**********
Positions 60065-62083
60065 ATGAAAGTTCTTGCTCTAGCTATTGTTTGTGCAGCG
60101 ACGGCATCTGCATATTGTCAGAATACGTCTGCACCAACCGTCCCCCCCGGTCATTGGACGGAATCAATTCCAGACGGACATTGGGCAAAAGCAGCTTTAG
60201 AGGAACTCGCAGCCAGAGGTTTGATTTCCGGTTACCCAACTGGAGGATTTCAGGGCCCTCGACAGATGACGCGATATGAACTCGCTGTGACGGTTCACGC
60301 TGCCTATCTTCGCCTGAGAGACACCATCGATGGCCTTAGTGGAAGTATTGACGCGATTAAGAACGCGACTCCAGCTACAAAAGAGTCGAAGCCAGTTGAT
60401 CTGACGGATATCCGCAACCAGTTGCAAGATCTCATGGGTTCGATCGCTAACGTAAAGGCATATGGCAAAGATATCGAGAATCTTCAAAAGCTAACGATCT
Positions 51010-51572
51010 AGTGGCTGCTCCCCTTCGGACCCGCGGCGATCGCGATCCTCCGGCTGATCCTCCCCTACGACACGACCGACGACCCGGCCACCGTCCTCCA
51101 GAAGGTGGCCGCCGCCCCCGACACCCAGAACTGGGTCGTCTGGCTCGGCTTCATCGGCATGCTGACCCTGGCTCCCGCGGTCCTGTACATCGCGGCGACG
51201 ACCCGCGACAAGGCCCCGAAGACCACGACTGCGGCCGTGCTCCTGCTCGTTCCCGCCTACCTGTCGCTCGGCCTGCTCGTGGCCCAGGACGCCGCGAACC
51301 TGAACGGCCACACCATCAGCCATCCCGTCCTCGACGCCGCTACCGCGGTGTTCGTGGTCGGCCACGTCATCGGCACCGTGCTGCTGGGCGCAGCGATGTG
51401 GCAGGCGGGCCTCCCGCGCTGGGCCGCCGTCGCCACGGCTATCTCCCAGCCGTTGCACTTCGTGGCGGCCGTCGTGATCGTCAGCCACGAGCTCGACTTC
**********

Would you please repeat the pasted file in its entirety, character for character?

Positions 60065-62083
60065 ATGAAAGTTCTTGCTCTAGCTATTGTTTGTGCAGCG
60101 ACGGCATCTGCATATTGTCAGAATACGTCTGCACCAACCGTCCCCCCCGGTCATTGGACGGAATCAATTCCAGACGGACATTGGGCAAAAGCAGCTTTAG
60201 AGGAACTCGCAGCCAGAGGTTTGATTTCCGGTTACCCAACTGGAGGATTTCAGGGCCCTCGACAGATGACGCGATATGAACTCGCTGTGACGGTTCACGC
60301 TGCCTATCTTCGCCTGAGAGACACCATCGATGGCCTTAGTGGAAGTATTGACGCGATTAAGAACGCGACTCCAGCTACAAAAGAGTCGAAGCCAGTTGAT
60401 CTGACGGATATCCGCAACCAGTTGCAAGATCTCATGGGTTCGATCGCTAACGTAAAGGCATATGGCAAAGATATCGAGAATCTTCAAAAGCTAACGATCT
Positions 51010-51572
51010 AGTGGCTGCTCCCCTTCGGACCCGCGGCGATCGCGATCCTCCGGCTGATCCTCCCCTACGACACGACCGACGACCCGGCCACCGTCCTCCA
51101 GAAGGTGGCCGCCGCCCCCGACACCCAGAACTGGGTCGTCTGGCTCGGCTTCATCGGCATGCTGACCCTGGCTCCCGCGGTCCTGTACATCGCGGCGACG
51201 ACCCGCGACAAGGCCCCGAAGACCACGACTGCGGCCGTGCTCCTGCTCGTTCCCGCCTACCTGTCGCTCGGCCTGCTCGTGGCCCAGGACGCCGCGAACC
51301 TGAACGGCCACACCATCAGCCATCCCGTCCTCGACGCCGCTACCGCGGTGTTCGTGGTCGGCCACGTCATCGGCACCGTGCTGCTGGGCGCAGCGATGTG
51401 GCAGGCGGGCCTCCCGCGCTGGGCCGCCGTCGCCACGGCTATCTCCCAGCCGTTGCACTTCGTGGCGGCCGTCGTGATCGTCAGCCACGAGCTCGACTTC